• Bobby said, on April 27, 2009 at 8:17 pm

        I would actually love it if a reviewer just “gave up” in the middle of the game. It would save them a lot of unnecessary time on the bad games many of the big websites are forced to review. Something like, “yeah, I finished about half of this thing and just couldn’t stand it any more.” That’d be a real honest review right there.

    • Bobby said, on April 27, 2009 at 11:21 pm

      I’d be interested in hearing why you think harder difficulties do the game justice.

      • Simon Ferrari said, on April 27, 2009 at 11:25 pm

        How about I save that for a post after I finish this paper for Ian? Did you see the massive postmortem I just finished? Fuck my life.

      • Bobby said, on April 27, 2009 at 11:48 pm

        I should have elaborated and said that “in time,” not tonight. My blog commenting has gotten real rusty since I stopped caring to follow-up on most posts. Brain not work much good no more.

      • Krystian Majewski said, on April 28, 2009 at 6:17 am

        Corvus did that with The Witcher.
        http://corvus.zakelro.com/2007/11/the-first-ten-percent/

        I’m still torn about weather it was a good idea. On the one hand when I read a review, I want the critic’s opinion which also includes the possibility for the critic to give up on a game.
        On the other hand, I’m expecting the critic to be an expert on his subject. I don’t need to read a superficial glance. I can get that on my own.

      • Simon Ferrari said, on April 28, 2009 at 7:34 am

        Ooooh, I bet that review earned him some snarky comments from at least one other prominent member of his SIG. Good for him! I think his idea to give up and admit it was great, but I have to admit that the way he justified based on the wording of his contract-“I was paid to write about my experience”-felt a bit off. He claimed to be able to tell what the storytelling style was, yet he ignored most of the narrative. Isn’t part of how you tell a story the fact that you unfold it in a particular manner over time?

  3. Simon Ferrari said, on April 27, 2009 at 7:41 pm

    Blargh, too many ideas flooding into my head. This is why this issue became important to me: because my very ability to “understand the game at a deep level” while playing TWEWY relied on the difficulty I played the game at. I think the game is a remarkable achievement in tight coupling of control, mechanics, and narrative–but this just doesn’t show if you fly through the game on easy.

    • Simon Ferrari said, on April 27, 2009 at 8:25 pm

      It won’t let me reply to your second comment because WordPress is stupid. I bet that happens a lot more than you would think. Sounds like we need more transparency in the game review profession!

      You can always kinda tell when the reviewer played a game half-assedly. It’s when they write shit that doesn’t square and then claim the review had to be short for the sake of page economy.

  4. Nick LaLone said, on April 27, 2009 at 10:42 pm

    I’ll take you on in Halo (i’ll lose horribly) but i bet it’d be fun. We should take it to Carcassone.

    • Simon Ferrari said, on April 28, 2009 at 11:05 am

      Let’s do it, man! Hardcore Carcassone: if you lose, you have to burn down your house in real life! It’s like Russian roulette on a board game! Breakin’ the law, breakin’ the law.

  5. Charles Joseph said, on April 29, 2009 at 8:56 am

    Hey Simon, thanks for the kind words!

    As you may guess I tend to agree with you that reviewers should state what level of difficulty they’re playing when they review a game. Especially when this changes the game’s rules in some basic way (as it does in Gears 2, where on Harcore your AI buddy doesn’t revive you).

    However, I’m not sure that it follows that they should say how long they played the game. Ideally, I think that they should play the game until they understand it, which might take hours or it might take years. How long it takes to grok something is different for different people.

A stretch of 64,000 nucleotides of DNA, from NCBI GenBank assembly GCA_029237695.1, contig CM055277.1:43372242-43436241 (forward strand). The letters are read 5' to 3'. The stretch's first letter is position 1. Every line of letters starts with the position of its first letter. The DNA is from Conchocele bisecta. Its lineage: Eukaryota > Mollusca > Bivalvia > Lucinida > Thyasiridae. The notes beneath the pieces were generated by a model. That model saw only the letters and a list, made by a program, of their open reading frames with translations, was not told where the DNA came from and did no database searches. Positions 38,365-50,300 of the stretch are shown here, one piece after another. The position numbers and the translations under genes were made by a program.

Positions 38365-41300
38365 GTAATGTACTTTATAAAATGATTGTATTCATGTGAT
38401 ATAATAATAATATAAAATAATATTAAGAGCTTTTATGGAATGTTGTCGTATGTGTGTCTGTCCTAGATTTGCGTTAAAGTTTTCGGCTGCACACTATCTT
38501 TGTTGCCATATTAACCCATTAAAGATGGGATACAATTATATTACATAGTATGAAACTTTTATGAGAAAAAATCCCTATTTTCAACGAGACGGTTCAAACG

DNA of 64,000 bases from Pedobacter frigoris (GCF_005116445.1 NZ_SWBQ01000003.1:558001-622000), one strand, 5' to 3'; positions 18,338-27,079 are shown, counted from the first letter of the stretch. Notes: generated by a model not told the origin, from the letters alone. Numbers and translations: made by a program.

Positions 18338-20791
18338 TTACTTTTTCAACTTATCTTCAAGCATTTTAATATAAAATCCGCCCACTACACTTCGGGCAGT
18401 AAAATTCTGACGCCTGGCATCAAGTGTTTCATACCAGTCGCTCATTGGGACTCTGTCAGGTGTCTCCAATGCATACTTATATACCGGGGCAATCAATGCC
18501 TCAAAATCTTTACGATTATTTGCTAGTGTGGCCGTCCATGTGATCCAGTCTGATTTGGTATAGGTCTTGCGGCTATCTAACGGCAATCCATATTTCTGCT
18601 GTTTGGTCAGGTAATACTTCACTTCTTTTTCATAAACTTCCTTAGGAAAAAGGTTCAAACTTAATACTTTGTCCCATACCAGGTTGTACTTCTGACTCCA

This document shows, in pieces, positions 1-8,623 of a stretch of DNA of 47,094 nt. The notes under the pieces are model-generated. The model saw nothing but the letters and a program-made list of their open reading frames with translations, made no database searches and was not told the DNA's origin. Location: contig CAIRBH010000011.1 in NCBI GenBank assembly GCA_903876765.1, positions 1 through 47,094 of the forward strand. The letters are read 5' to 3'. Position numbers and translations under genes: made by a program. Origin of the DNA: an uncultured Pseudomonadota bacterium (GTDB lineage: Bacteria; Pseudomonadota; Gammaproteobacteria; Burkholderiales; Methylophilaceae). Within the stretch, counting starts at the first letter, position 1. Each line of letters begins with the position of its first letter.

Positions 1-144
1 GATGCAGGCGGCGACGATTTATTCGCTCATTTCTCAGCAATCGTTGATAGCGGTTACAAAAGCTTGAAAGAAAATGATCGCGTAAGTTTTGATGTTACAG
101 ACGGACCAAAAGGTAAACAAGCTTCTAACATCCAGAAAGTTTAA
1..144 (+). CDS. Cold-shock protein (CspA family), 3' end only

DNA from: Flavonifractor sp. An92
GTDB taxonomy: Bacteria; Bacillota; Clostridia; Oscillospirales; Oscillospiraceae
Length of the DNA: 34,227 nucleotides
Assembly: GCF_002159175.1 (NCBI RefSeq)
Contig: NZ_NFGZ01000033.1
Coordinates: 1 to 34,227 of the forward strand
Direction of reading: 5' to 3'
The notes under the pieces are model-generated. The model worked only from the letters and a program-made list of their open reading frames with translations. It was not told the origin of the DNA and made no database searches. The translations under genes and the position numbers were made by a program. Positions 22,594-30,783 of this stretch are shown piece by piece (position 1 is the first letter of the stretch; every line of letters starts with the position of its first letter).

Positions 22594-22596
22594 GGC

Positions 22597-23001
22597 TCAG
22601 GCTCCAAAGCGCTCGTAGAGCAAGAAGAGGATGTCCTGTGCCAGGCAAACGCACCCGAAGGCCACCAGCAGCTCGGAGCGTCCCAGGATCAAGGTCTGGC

• Simon Ferrari said, on April 29, 2009 at 12:15 pm

      Ah yeah, I totally didn’t support the part about time spent with in argument. I guess the basic idea there, which wouldn’t make sense in your 300 word reviews, would be to show the level of excitement a traditional reviewer had when playing through a game. The length of each play session says a lot when you consider that a lot of reviewers are completely jaded when they play through some games. It would add a level of complexity to their praise or criticism of the game. Though, yeah, I need to think about it some more, because for instance an academic usually has to stop and take a copious amount of notes on what they’re playing.

  6. Tom said, on April 29, 2009 at 3:25 pm

    Hey, what up. I think you’re right about playing as far as you can, diffifulty-wise. I like to try and push myself, it makes things more interesting and tense. BUT we shouldn’t have to, as you said.

    There’s always that time where I come up against a silly game roadblock, can’t get past it on Hard, and realize that I have to go back to the damn beginning to play on Medium. This happened for Dead Space (the first room where you have to drag the artifact with the giant tentacle claws — I was out of money, ammo, and health for guns that could long range kill the tentacles. I literally could kill everything else in seconds with my upgraded force gun, but could not kill the damn tentacles!)

    Anyway, I think it’s honest and all to say that you didn’t finish the game, but then, for me, it’s not a review, it’s an “impressions” or “thoughts” column. You don’t see movie and book reviewers stopping halfway through and calling it a “review.”

    Sure, I stop playing sucky games all the time, but I’d call it something besides a review, then.

    Oh, and you’re right that difficulty can change experience/comprehension. I’d argue that the maligned Witcher required a hard playthrough. In fact, the game tells you that you “don’t need” potions and most spells on easy, or really on medium. On Hard, you have to play every part of the game to survive (and it takes away combat aid), making it a completely different experience. If you didn’t play that game on hard, you were playing a different game than me. That’s weird to say.

    That was long. Sorry, I just caught up on this who response thread, and wanted to wave my hands around a bit.

  7. […] weird happened. It is actually an good example of what my fellow blogger Simon Ferrari wrote – sometimes you can’t really make a judgement of a game if you haven’t played it on […]

  8. Robyrt said, on May 4, 2009 at 10:29 am

    This really shouldn’t be an across-the-board decision. Just off the top of my head, there are 2 groups:

    Games which are increasingly fun at high difficulty:
    Fighting games
    Music games
    RTSes in skirmish mode
    Games in genres you’re already good at
    Games with awful balancing (Silver)

    Games which high difficulty ruined for me:
    RTSes in campaign mode
    Third-person action games (Devil May Cry)
    Atmospheric games (Bioshock)
    Grand strategy games (Civilization)
    Games with bad save systems (Dead Rising)
    MMOs